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El Mercurio is a conservative Santiago-based daily. El Mercurio was founded in 1827 and is owned by S.A.P. (Sociedad Anónima Periodística), which operates a network of 19 regional dailies and 32 radio stations across Chile.
Photo of people walking alongside the border between Mexico and the United States in Tijuana
Migrant Lives
Arturo Galarce

A Migrant Odyssey: Haiti To Chile To Mexico's Border, And Beyond

Shella Jean was part of a new migration path from Haiti to the relatively prosperous nation of Chile. But she has since left behind her "Chilean Dream" on a perilous journey northward toward the U.S.-Mexico Border. This is her story.

I met Shella Jean in Port-au-Prince, Haiti, in July 2017. The first time I saw her, she was standing next to a gas station in the blazing sun. I remember her face: the almond-shaped eyes, the thick lips, and eyebrows as thin as two strands of thread. Shella took me to her home.

We climbed a steep stone street until we reached a concrete room. It was used as a dining room during the day and a bedroom where she slept with her mother, a cousin and a nephew whom she had to take to Chile to reunite with his parents.

Indeed, accompanying her nephew was not only the mission entrusted to her by her relatives but also her chance to start a new life, away from the misery of her homeland.

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A (first-time) bride in Chile

In Chile, Where Remarrying Your Ex Is A Thing

Less than two decades after divorce was legalized, Chileans have a relatively high rate of retying the knot with their exes.

SANTIAGO — More than a few unhappy couples gave a sigh of relief when, in 2004, Chile finally began allowing divorce. But not everyone who took advantage of the newfound freedom to move on from their marriage managed to stay the course.

Indeed, in the nearly 15 years since Chilean husbands and wives were first allowed to formally split, more than 3,000 divorcees have decided to remarry their ex-spouse, the Santiago-based El Mercurioreports. And in at least five cases, couples have gone through all of the administrative (and emotional) load of divorcing, reconciling and remarrying each other more than once, according to data provided by the country's Registro Civil (Civil Registry).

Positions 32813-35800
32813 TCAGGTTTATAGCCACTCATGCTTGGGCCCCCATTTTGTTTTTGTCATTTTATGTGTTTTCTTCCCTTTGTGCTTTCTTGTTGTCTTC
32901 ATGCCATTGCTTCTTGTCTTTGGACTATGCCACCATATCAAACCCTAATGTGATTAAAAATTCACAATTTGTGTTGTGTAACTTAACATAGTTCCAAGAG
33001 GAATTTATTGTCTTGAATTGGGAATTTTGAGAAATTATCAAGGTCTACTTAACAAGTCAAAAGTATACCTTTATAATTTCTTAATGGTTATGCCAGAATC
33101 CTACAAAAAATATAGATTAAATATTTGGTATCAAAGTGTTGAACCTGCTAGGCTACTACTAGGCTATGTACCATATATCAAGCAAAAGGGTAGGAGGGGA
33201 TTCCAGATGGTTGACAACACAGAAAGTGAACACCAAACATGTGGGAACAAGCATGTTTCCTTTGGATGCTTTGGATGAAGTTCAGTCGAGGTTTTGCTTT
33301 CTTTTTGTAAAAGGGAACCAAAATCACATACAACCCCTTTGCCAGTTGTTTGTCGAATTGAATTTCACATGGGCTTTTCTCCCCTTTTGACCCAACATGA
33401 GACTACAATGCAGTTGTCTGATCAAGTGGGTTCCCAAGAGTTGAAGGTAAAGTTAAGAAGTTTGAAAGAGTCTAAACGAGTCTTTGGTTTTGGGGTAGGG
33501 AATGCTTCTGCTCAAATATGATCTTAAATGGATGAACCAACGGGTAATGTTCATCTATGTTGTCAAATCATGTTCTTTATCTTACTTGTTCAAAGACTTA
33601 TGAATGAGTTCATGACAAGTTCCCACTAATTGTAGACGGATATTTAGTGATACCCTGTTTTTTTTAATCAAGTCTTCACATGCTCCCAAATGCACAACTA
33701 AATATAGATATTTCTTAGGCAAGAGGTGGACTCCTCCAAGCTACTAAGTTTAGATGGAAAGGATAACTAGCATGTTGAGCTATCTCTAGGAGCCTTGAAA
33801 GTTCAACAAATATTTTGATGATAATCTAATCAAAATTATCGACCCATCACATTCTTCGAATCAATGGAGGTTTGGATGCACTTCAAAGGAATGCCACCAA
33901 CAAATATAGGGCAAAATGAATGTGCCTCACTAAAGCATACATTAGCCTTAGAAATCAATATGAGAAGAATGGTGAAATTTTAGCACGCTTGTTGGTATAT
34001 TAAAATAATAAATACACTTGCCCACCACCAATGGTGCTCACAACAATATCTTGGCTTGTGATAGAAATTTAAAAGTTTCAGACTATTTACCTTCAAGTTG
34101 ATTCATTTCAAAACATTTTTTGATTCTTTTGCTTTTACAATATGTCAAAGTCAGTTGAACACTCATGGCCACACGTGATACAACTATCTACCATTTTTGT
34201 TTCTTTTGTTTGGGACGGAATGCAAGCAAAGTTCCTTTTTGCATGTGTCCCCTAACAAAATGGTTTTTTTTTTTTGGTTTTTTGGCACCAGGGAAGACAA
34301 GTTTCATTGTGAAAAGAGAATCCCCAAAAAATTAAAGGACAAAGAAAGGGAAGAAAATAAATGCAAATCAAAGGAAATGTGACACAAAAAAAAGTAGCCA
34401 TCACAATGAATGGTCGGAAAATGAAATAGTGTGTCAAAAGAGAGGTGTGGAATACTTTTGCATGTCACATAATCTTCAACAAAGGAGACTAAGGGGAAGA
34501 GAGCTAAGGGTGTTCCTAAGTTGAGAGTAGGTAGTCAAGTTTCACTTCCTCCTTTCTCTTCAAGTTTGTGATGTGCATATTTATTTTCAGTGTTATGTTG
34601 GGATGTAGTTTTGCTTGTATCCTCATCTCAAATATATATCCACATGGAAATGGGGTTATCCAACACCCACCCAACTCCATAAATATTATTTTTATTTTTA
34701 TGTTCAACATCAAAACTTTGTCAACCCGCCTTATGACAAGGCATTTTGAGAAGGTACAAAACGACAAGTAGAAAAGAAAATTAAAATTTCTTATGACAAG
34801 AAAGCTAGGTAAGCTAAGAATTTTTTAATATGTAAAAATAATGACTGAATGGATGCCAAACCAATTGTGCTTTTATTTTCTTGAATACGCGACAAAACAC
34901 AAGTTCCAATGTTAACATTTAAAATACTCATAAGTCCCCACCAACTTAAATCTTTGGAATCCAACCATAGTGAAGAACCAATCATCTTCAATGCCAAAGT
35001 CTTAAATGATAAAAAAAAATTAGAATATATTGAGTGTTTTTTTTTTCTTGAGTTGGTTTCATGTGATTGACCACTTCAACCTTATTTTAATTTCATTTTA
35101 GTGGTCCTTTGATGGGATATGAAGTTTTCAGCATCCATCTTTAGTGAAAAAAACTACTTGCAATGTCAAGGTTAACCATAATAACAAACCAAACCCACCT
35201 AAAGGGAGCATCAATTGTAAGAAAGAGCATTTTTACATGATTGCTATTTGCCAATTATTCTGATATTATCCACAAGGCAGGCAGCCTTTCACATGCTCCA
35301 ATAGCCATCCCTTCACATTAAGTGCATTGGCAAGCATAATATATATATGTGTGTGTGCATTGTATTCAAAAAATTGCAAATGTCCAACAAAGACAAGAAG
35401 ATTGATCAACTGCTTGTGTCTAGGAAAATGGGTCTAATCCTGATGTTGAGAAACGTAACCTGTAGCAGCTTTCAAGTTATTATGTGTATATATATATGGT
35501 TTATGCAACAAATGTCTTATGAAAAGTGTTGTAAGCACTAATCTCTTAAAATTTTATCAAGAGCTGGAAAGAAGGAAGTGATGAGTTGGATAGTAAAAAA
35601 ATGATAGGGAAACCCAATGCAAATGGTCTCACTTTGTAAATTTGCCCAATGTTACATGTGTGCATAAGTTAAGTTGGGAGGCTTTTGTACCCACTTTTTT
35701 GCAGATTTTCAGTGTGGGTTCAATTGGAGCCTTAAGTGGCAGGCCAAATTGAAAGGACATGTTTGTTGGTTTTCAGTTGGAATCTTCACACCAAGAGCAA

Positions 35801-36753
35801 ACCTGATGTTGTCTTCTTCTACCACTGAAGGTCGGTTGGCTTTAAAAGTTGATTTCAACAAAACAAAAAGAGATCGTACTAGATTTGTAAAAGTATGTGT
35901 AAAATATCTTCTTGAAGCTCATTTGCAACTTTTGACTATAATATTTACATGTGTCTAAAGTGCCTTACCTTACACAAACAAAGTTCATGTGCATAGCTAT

Psychologist María Ignacia Veas of the Universidad de Santiago says that while it's fairly commonplace for couples to break up and get back together again, it's surprising that people would go through all of the hassle, stress and expense to do so in a legal sense.

"I think it has to do with the fact that non-married couples aren't as well protected in society, particularly when it comes to property, inheritance and healthcare," she told the Chilean news source.

Veas also thinks that in some of those cases, couples are influenced by traditional concepts about marriage and an "ideal family." They feel morally obliged, in other words, to make it work with their original spouse — come what may.

The strong influence of the Catholic Church had much to do with why Chile was one of the last countries in the world to allow divorce. But while a solid majority of Chileans continue to identify themselves as Catholic, plenty of husbands and wives have exercised their right over the past decade and a half to legally boot their respective spouses.

Government data suggests that since May 2004, when divorce was legalized, roughly 888,000 couples have gotten married in Chile. During that same period, about 520,000 couples officially called it quits. About one in four of those people went on to remarry, in some cases more than once, or twice, or three times even. In fact, 56 Chileans have married five times, and six a record six times, Registro Civil numbers show.


Former Chilean President Patricio Aylwin Dies At 97

"Patricio Aylwin, president of the peaceful transition to democracy, died," reads Wednesday's front page of the Chilean establishment newspaper El Mercurio. The former head of state (1990-1994) died Tuesday in his Santiago home surrounded by his family. He was 97.

Aylwin, a law professor and leader of the centrist Christian Democratic Party for over half a century, was the first civilian elected president after the bloody 17-year dictatorship of Gen. Augusto Pinochet (1973-1990). He received widespread praise for his guidance in helping Chile, now one of Latin America's most stable countries, transition back to democracy.

After Aylwin's death was announced by his family, current Chilean President Michelle Bachelet declared three days of national mourning.